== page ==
6
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I've written some code to scan large files and search for long strings that you can write without repeating a letter. I'm self-taught in python and I'm wondering what I've missed.

import sys
letters ={} #letters is a dictionary
currentResult=""
ideas=[]
with open(sys.argv[1]) as f:
  while True:
    c = f.read(1)
    if not c:
      print "End of file"
      break
    if c in letters:
        letters={}
        temp=currentResult.rsplit(' ',1)[0]
        ideas.append(temp.rstrip('?:!.,;'))
        currentResult=""
    currentResult+=c
    if not c.isspace():
        letters[c]=True
ideas=sorted(set(ideas))
ideas.sort(lambda x,y: cmp(len(x), len(y)))
for x in ideas:
    print x.strip()
\$\endgroup\$
2
  • 1
    \$\begingroup\$ Can you clarify the problem specification? There seem to be some space- and punctuation-handling behaviour that isn't naturally part of a "search for long strings". Also, the title says "the longest string", but the code actually prints many results. \$\endgroup\$ – 200_success Jul 5 '16 at 19:02
  • \$\begingroup\$ there's an excellent oneliner implementation here: stackoverflow.com/questions/46613491/… \$\endgroup\$ – Jean-François Fabre Oct 6 '17 at 21:04
4
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I do believe the algorithm in the pervious answer and in the OP does not do what the OP wanted. It test for the longest string starting with the line's first character, and then repeat from the first non repeating string. For example if the string is

abcaefgb

The algorithm given will return

abc

while the right answer should be

bcaefg

I believe the following algorithm will find the right string. Note that if there are several equal length longest strings it will return the first

def scantillrepeat(line):
    found = ''
    for char in line:
        if not char in found:
            found = found + char
        else:
            break
    return found


def findlongest(f):
    for line in f:
        longestfound = ''
        longestfoundlen = 0
        for k in range(len(line)):
            candidate = scantillrepeat(line[k:])
            if len(candidate) > longestfoundlen:
                longestfound = candidate
                longestfoundlen = len(candidate)
    return longestfound

To test

In [39]: f = ['abcaefgb']

In [40]: findlongest(f)
Out[40]: 'bcaefg'

Note that my version does not allow joining lines separated by newline \n. This should be altered if needed.

\$\endgroup\$
2
  • \$\begingroup\$ return is not a function, it's a keyword (return(found) -> return found; return(longestfound) -> return longestfound) \$\endgroup\$ – 301_Moved_Permanently Jul 6 '16 at 7:29
  • \$\begingroup\$ For input "babad" I would expect to see "bad" as the longest string. How come your answer only find "ba"? \$\endgroup\$ – usustarr Feb 17 '20 at 4:30
2
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Style

A good guide for style is PEP8. Basically, you want to put whitespace around operators and use underscores in variable names:

currentResult="" ==> current_result = ""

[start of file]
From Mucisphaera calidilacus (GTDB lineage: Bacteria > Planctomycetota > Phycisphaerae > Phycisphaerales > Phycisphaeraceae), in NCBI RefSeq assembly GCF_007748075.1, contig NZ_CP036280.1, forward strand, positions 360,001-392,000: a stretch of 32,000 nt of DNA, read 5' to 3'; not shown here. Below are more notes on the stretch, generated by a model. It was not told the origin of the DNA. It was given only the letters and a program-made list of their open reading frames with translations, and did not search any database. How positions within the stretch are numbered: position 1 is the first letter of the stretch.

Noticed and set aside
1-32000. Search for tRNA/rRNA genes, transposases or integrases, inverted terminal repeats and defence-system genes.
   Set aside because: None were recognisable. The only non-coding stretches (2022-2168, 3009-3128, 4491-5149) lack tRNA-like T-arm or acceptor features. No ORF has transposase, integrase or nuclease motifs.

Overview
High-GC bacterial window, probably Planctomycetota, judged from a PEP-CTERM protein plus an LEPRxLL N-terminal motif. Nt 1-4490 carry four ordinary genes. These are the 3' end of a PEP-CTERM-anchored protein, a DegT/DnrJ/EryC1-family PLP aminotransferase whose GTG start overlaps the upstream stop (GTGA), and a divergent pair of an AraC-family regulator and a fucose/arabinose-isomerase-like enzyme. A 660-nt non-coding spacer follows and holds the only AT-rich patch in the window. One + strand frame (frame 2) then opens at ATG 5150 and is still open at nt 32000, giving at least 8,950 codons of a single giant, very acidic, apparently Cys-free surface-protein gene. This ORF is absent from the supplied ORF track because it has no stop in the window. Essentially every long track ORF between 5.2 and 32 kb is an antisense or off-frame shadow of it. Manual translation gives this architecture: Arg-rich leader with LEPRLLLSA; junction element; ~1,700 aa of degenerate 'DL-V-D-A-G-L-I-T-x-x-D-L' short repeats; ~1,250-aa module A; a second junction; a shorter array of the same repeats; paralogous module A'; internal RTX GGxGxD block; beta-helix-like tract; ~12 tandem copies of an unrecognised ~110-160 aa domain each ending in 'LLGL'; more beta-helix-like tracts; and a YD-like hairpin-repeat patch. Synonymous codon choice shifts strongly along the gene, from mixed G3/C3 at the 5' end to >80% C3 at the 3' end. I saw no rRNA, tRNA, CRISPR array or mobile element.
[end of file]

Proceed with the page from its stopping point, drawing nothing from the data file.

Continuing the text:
Your indentation is also a little unusual - 4 spaces per level of indentation is standard.

Process

I don't think letters needs to be a dictionary - you can just add letters to a list as you find them, and reset the list back to [] when you find a duplicate. I'd also avoid saving every single new combination you find - just save combinations that are longer than the current longest string.

When it comes to detecting if something is a character you want to use, I think you're working much harder than you need to. Importing the string module and making use of string.ascii_letters (or string.ascii_lowercase, etc) is much easier and more Pythonic.

Putting it together

I made a few assumptions:

  • If you find a non-letter character, stop adding characters to the longest string
  • Uppercase and lowercase characters count as different characters
  • Letters with accents are the same as letters without accepts (probably not a good assumption)

So here's my take on your code:

import sys
import string

with open(sys.argv[1]) as f:
    found = []
    longest = ""
    for line in f:
        for character in line:
            if character in string.ascii_letters and character not in found:
                found.append(character)
            else:
                if len(found) > len(longest):
                    longest = "".join(found)
                found = []
    print "Longest string found: {}".format(longest)
\$\endgroup\$
5
  • 1
    \$\begingroup\$ I have a small suggestion: test whether a character is a letter using character.isalpha() instead of character in string.ascii_letters. This way, it will work with all alphabetic characters, not only unaccented English letters. \$\endgroup\$ – Elias Zamaria Jul 5 '16 at 20:22
  • \$\begingroup\$ You had a comment about using sets and I thought it was a great idea - did you think of a reason why it didn't work? \$\endgroup\$ – Jeremy Weirich Jul 5 '16 at 20:23
  • \$\begingroup\$ Yes, I just noticed the "".join(found) line and realized that the order matters, so a set, which doesn't remember its elements in any definite order will not work properly. That is why I deleted my comment. \$\endgroup\$ – Elias Zamaria Jul 5 '16 at 20:24
  • 1
    \$\begingroup\$ Good point. Still, a set seems like a more attractive solution - perhaps it's time for the ordered set. \$\endgroup\$ – Jeremy Weirich Jul 5 '16 at 20:25
  • \$\begingroup\$ For input "babad" I would expect to see "bad" as the longest string. How come your answer only find "ba"? \$\endgroup\$ – usustarr Feb 17 '20 at 4:29

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